@Kusalananda I don't remember. I don't think so.
It does look likely that Borg is involved. I see I changed my remote backups to back up much more stuff on around the 25th April. And that's when my usage skyrocketed.
But a incremental backup shouldn't be pushing so much stuff. What am I doing wrong?
I mean, I rarely change stuff. And borg is supposed to backup intelligently. Break stuff up into small chunks and so forth.
 
OS update? that could touch many files
 
Let me see if I can get anyone's attention on #borg. I'm a bit surprised my ISP hasn't cut me off already.
@JeffSchaller I'm only backing up personal stuff. No system stuff.
And the stuff isn't that large, at that.
 
I don't suppose borg has a log of what it's doing?
 
4:21 PM
Mind you, I'm doing it quite frequently, but that shouldn't make much difference. Because it's supposed to only transfer the difference, if any.
@JeffSchaller Yes, it does.
Ok, the other weird thing is that the downloads have massively increased, not the uploads.
But of course a remote backup is an upload, by definition.
 
@FaheemMitha Are you doing consistency checks as well, at the same time as the backup?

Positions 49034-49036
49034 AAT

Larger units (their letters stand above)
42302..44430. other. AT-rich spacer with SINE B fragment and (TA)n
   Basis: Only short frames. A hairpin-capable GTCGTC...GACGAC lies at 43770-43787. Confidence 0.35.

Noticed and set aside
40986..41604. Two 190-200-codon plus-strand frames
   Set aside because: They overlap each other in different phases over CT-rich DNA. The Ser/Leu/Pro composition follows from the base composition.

@Kusalananda Yes, I am.
 
maybe do that less often?
 
Every time.
@Kusalananda Is that causing the problem?
 
That could account for downloads... possibly.
I do hourly backups, but only one verification run per day.
 
4:26 PM
@Kusalananda Hmm. Any idea of any easy way to check for that? How do you handle it?
@Kusalananda Separate cron job?
 
We talked about this recently I think, or a couple of weeks ago. I have a script that takes a backup or check command line option. I schedule the backing up hourly and the check just after midnight in two separate cronjobs.
 
@Kusalananda So you did.
If it's not too terrifying complex, could I take a look at how you are doing it?
Your hypothesis seems likely. Ssh has incoming around 200-250 kb/sec. I can't imagine what else could be causing this.
 
I'm using restic though, not borgbackup...
 
@Kusalananda I recall. But the structure is what is relevant.
I guess I need to do that now. At some point my ISP is going to notice, if they haven't already. Sigh.
 
@FaheemMitha The gist of the script is
# environment variables here

case "$1" in
    backup)
        # command for backing up
        ;;
    check)
        # command for verification
        ;;
esac
 
4:31 PM
And I had lots of exciting plans for this evening. Just kidding.
@Kusalananda Does that suffice for a command line argument?
Ah, right, $1 is the first argument.